Is Your Door Open or Closed to Jesus?

“Behold, I stand at the door and knock. If anyone hears my voice and opens the door, I will come in to him and eat with him, and he with me”—Revelation 3:20 (ESV).

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While the final book of the Bible can be challenging to read and study, for those who place their hope in Jesus, it’s an affirmation of an eternal future. For me, one verse in Revelation paints a vivid picture of Jesus’ invitation for each of us.

When I first read Revelation 3:20, I could picture Jesus knocking on my door. I’d already opened the door of my heart to Him. However, when I first viewed English artist’s William Holman Hunt’s painting, “The Light of the World,” this scripture came alive. In the painting, a figure representing Jesus is preparing to knock on an overgrown and long-unopened door.

What does an open, vibrant relationship with our Lord look like?

According to Hunt, “I painted the picture with what I thought, unworthy though I was, to be by Divine command, and not simply as a good subject.”

The door Jesus is preparing to knock on in Hunt’s painting has no handle. It can only be opened from the inside. Explaining the symbolism, Hunt said that this represented “the obstinately shut mind.”

The painting is rife with symbolism. The door’s iron work reveals rust representing a door unused for some time. Hunt’s brush also captured a door overgrown with dead weeds and trailing ivy representing a deserted place. Even if we’ve accepted Jesus as our Savior, our relationship with Him can stagnate, rust and become overgrown with the cares of our earthly life.

What Does Hope Do for Mankind?

“But in your hearts revere Christ as Lord. Always be prepared to give an answer to everyone who asks you to give the reason for the hope that you have”—1 Peter 3:15 (NIV).

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The three of us clasped hands and bowed our heads. We were standing in the middle of a discount department store aisle, praying for an employee who was battling brain cancer. Covering the lower half of her face was a protective mask to ward off the threat of germs.

My friend, Sonya, knew the employee and introduced us. As the woman’s story unfolded, I learned it wasn’t her first battle with cancer. Her fighting spirit drew me in as did her positive attitude.

The best growth comes through persevering through trials.

As we continued shopping, we struck up a conversation with another store employee who had beat cancer. She shared her amazing story of healing. Placed on hospice, her only hope was divine intervention. Prayers were answered and this amazing woman is, indeed, a walking miracle.

Both women have placed their hope in God. Hope. What does it look like? For me, hope shines brightest when I’m at my lowest.

Hope is the word I recently chose to study in the scriptures. Each morning, after I read my daily devotional, I turn to the concordance in the back of my Women of Faith Bible and look up verses referencing hope. One of my favorites is Jeremiah 29:11: “For I know the plans I have for you,” declares the Lord, “plans to prosper you and not to harm you, plans to give you hope and a future.”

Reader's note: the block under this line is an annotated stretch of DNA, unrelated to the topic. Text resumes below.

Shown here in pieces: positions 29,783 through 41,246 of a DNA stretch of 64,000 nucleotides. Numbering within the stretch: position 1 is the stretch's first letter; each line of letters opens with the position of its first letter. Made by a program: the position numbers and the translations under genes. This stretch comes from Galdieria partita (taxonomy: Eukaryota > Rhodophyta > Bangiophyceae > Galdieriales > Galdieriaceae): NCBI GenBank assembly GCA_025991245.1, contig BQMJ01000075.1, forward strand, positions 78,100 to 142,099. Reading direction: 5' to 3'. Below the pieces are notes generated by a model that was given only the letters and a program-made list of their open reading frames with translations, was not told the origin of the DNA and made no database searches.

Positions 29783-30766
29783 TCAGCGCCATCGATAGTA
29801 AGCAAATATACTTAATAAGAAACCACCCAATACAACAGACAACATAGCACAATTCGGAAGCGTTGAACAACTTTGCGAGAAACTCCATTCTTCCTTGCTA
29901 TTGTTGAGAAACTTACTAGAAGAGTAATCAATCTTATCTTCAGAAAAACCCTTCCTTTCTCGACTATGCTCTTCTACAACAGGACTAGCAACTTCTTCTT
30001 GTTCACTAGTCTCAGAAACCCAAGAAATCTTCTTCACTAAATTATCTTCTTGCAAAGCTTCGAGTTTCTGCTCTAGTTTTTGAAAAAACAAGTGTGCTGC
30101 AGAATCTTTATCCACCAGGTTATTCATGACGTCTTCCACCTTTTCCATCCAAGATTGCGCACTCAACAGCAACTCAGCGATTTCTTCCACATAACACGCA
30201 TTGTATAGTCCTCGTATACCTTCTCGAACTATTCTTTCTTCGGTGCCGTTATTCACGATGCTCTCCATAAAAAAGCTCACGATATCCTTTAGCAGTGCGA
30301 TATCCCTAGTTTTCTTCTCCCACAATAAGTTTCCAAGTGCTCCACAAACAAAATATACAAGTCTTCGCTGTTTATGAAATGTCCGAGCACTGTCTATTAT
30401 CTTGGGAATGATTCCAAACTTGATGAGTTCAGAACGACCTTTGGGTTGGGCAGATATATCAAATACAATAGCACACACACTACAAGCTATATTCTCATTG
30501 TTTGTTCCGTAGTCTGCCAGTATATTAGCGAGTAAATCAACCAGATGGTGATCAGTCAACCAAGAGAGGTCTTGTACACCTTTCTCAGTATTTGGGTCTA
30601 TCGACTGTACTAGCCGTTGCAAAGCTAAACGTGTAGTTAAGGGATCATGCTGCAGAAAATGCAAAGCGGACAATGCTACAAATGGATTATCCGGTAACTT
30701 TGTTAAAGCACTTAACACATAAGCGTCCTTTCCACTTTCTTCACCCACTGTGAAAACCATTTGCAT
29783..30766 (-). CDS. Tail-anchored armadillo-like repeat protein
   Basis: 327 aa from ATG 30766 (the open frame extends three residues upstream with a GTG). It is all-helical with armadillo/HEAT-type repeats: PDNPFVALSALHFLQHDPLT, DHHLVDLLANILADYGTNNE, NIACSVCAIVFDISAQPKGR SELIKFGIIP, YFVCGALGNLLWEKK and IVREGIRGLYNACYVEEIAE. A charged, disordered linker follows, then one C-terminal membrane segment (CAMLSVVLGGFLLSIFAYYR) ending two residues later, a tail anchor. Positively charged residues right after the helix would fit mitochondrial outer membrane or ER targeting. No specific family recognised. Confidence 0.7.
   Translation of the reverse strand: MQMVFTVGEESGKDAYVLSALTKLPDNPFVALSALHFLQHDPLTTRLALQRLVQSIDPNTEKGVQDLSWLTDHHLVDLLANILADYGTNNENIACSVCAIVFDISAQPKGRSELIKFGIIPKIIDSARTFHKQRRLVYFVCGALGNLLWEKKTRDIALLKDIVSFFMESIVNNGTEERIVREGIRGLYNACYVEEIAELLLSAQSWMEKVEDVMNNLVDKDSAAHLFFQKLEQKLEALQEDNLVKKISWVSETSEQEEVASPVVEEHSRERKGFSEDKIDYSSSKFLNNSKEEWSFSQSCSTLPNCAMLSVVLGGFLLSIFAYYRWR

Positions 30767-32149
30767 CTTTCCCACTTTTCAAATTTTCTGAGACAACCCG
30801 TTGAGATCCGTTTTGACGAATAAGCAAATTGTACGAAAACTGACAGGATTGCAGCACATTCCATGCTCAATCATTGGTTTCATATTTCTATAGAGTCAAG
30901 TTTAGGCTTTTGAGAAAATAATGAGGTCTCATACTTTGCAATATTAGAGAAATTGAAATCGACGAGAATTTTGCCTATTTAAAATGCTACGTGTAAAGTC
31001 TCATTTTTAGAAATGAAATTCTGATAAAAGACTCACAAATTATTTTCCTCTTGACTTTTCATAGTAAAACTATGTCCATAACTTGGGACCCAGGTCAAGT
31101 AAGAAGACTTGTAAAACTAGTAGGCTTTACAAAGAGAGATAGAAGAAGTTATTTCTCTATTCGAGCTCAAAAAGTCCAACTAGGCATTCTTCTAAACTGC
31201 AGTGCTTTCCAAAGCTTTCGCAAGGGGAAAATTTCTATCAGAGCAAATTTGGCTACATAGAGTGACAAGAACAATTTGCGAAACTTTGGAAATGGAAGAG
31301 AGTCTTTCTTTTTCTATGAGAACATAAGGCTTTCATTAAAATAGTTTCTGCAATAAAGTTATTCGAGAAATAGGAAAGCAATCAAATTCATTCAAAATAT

What Kind of Inheritance Will You Leave?

“A man in a crowd said to Jesus, ‘Teacher, tell my brother to give me my share of what our father left us when he died.’”—Luke 12:13(CEV).

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Many families have been destroyed after a loved one passes on, leaving a material inheritance behind. A better legacy to leave behind is a spiritual one. While we usually associate the word “inheritance” with material possessions, a spiritual legacy cannot be measured.

A spiritual inheritance is passed on during our lifetime through godly words, actions and prayers. However, as stewards of a spiritual legacy, we have to develop our own spiritual lives first.

If we have a desire for the Lord, it becomes contagious.

As a mother and grandmother, I’m seeing the fruits of my own spiritual growth and prayers. Recently, I drove over four hours one way to experience the joy of my two oldest grandchildren’s decision to follow Christ. Although they received the Christian sacrament of baptism when they were younger, they didn’t fully understand the implication. Cheyenne, 12, and Brennan, 11, chose to celebrate their decision to receive Christ as their Savior and Lord once again by being baptized through full immersion.

Is Jesus Enough for You?

“And we know that in all things God works for the good of those who love him, who have been called according to his purpose”—Romans 8:28(NIV).

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For too many years, I lived a “take no-risks” life. I was living what most would call the American Dream with a nice house, a husband and two children in rural Oklahoma. Life, although not always easy, was comfortable and predictable.

Although I knew of God, I wasn’t intimately acquainted with Him. I’d attended church and Sunday school off and on throughout my lifetime. My relationship with the church was on-again/off-again, sitting in a cushion-lined pew. I volunteered to help with children’s ministries but that was the extent of my commitment.

I wasn’t expecting to see so much human suffering.

It wasn’t until my 28-year marriage ended 15 years ago that I began searching for something—someone—to fill the void. Since that October afternoon in 2001 when I asked God for direction in my life, my journey has led me back to the body of Christ and on adventures I never dreamed of: mission trips outside this country and a pilgrimage to the Holy Land. More importantly, it led me into the arms of Jesus, the One who loves me more than life itself.

Kristin Welch, author and Pastor’s wife, also lived a comfortable life in a Houston suburb. In her book, “Rhinestone Jesus,” she writes, “…for most of my pew sitting years, I ignored something very important. I was full of faith, but I wasn’t obedient. I could quote scripture and talk about all my blessings, but I couldn’t show you my faith in action.”